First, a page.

structured source files, created by educational curriculum publishers, from which
textbook and core materials are created for students with special educational needs.8 The
FAS are part of the Pacific Consortium for Instructional Materials Accessibility Project
(“CIMAP”)9 organized pursuant to an Office of Special Education Programs (“OSEP”)10
grant to the Centers for Excellence in Developmental Disabilities Education, Research
and Service (“CEDDERS”)11 at the University of Guam.12
The FAS have coordinated with the National Instructional Materials Center
(“NIMAC”)13 and, both authorized entities under the Chafee Amendment,
6. Email from Marcelene Santos, legal consultant for CEDDARS and CIMAP (May 21,
2008, 9:46:41 a.m. EST) (on file with author).
7. NIMAS refers to a collection of consistent and valid XML-based source files created
by K–12 curriculum publishers. From these well-structured source files, accessible,
student-ready alternate-format versions of textbooks and core materials (e.g., braille, etext, Digital Talking Book, etc.) can subsequently be created and distributed to qualified
students with disabilities. NIMAS files are not student-ready versions. IDEA 2004, P.L.
108-446, establishes the NIMAS as a national standard and requires states and local
districts to adopt the NIMAS for providing textbooks and instructional materials to
students who are blind or print-disabled.,
6_NIMAS_NIMAC_Glossary.doc (last visited June 12, 2008); see also http://
8. Id.
9. See
3JDPacific.CIMAP1.08.ppt#259,4,Overall Project Outcome for a description of CIMAP.
10. See, (last visited
June 12, 2008).
11. See,
(describing what CEDDARS is and what it does) (last visited June 12, 2008).
12. Santos Email, supra note 6.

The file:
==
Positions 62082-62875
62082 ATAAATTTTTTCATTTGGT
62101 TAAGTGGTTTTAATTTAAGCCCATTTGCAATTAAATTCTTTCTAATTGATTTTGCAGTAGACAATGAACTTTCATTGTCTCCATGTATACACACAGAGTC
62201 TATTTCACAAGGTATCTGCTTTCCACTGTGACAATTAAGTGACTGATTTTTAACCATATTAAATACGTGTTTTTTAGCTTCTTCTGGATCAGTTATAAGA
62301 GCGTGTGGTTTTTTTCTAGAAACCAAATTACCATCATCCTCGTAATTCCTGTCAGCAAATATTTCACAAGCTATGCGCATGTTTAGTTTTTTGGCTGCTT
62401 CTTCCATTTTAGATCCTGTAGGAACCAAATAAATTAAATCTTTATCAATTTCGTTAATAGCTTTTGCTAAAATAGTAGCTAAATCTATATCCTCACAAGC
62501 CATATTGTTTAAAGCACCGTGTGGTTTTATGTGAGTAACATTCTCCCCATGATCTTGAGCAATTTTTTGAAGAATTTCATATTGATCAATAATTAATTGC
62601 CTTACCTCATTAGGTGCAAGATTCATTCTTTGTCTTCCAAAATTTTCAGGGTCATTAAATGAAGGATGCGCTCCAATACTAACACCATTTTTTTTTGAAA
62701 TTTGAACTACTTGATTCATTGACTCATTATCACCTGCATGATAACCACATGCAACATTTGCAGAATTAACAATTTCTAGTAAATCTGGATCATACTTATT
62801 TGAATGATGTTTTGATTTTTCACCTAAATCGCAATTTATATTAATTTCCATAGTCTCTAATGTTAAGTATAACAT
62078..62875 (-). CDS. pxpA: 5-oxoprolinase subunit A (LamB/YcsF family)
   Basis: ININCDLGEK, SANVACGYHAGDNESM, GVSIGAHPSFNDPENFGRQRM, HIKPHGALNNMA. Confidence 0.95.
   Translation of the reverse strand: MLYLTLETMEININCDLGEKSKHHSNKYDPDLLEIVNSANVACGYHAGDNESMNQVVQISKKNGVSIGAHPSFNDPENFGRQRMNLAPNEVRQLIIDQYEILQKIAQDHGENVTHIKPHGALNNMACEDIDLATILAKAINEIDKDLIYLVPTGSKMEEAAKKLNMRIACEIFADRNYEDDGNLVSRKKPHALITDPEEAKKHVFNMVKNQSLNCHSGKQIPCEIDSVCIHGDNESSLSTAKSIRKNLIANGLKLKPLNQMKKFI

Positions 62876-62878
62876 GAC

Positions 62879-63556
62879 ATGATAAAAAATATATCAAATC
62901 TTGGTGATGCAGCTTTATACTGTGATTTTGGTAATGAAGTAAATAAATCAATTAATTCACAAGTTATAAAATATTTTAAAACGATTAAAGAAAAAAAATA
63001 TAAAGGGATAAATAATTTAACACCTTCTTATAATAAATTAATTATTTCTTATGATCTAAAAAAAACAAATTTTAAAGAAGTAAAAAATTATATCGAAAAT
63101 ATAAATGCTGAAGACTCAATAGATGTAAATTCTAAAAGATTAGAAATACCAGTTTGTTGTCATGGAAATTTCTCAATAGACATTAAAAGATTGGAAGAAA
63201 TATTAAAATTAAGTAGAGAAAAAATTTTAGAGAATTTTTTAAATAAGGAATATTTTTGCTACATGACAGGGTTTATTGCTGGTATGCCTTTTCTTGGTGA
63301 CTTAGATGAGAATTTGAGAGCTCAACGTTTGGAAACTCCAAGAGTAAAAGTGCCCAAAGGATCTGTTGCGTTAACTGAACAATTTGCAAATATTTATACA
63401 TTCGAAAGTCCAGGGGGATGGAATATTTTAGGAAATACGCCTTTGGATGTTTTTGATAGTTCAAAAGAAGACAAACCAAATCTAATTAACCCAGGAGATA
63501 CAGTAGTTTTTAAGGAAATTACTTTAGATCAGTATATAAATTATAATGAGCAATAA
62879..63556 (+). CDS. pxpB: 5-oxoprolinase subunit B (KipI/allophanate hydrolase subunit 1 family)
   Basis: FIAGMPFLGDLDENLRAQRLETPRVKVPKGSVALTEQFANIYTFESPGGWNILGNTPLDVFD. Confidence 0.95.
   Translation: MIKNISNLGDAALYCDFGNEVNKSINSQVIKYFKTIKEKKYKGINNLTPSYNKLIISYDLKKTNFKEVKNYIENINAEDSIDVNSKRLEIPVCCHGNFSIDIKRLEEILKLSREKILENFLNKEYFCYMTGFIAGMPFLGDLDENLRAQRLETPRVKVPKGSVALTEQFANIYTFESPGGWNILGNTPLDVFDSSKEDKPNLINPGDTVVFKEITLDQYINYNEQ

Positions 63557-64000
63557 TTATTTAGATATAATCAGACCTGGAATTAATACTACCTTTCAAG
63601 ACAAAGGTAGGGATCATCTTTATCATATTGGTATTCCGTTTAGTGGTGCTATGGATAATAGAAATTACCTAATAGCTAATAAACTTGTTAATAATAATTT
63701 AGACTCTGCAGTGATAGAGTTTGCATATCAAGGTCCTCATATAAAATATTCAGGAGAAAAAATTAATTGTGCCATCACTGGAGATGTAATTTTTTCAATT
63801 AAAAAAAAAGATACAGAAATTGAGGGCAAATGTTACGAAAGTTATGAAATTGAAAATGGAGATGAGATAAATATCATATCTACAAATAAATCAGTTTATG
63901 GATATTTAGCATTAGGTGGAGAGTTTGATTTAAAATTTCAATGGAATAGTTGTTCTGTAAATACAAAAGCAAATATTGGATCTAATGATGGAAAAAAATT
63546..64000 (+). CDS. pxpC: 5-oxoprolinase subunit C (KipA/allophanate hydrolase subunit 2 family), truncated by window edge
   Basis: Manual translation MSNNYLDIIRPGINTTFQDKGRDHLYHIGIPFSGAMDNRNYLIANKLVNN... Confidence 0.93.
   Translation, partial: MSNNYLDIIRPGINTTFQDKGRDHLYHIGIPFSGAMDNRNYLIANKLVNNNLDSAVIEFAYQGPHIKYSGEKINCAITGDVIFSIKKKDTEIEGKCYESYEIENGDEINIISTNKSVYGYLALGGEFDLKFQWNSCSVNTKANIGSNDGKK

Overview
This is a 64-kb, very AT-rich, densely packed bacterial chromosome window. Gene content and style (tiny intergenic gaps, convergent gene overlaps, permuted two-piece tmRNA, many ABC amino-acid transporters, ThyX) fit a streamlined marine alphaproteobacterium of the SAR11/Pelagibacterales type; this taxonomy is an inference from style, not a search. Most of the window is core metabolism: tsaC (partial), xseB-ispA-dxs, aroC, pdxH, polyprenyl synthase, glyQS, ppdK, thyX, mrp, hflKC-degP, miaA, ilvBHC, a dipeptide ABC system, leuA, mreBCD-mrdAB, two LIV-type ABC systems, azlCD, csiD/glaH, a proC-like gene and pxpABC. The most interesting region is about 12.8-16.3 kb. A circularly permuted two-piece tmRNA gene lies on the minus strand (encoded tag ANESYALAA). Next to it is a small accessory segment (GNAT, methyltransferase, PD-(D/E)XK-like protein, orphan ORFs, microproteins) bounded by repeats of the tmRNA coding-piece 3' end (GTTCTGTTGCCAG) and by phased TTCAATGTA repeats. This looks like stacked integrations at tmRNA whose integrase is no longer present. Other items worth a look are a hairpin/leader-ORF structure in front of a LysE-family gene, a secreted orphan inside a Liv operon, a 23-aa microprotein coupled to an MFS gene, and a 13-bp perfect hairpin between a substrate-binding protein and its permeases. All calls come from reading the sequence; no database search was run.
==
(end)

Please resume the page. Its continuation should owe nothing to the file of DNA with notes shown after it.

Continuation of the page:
13. “The National Instructional Materials Access Center (NIMAC) is a central national
repository established at the American Printing House for the Blind (APH) to store and to
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to provide NIMAS and other materials formatted for students with disabilities.14
Marcelene Santos claims that the FAS, pursuant to the Individuals with Disabilities
Education Act (“IDEA”)15 and the Chafee Amendment, are eligible to receive copyright
exempt materials specially formatted by authorized entities for reading challenged
The Chafee Amendment, i.e. section 121 of the U.S. Copyright Act, does not
apply extraterritorially. It is an “undisputed axiom that United States copyright law has
no extraterritorial application.”17 Therefore, the Chafee Amendment and its exemption to
copyright protection would not apply in a territory outside of the United States and its
territories. The Ninth Circuit in Subafilms, for example, held that an activity occurring
outside of the United States is not an infringement of U.S. copyright law, even though the
activity, if committed within the United States, would constitute infringement.18 It would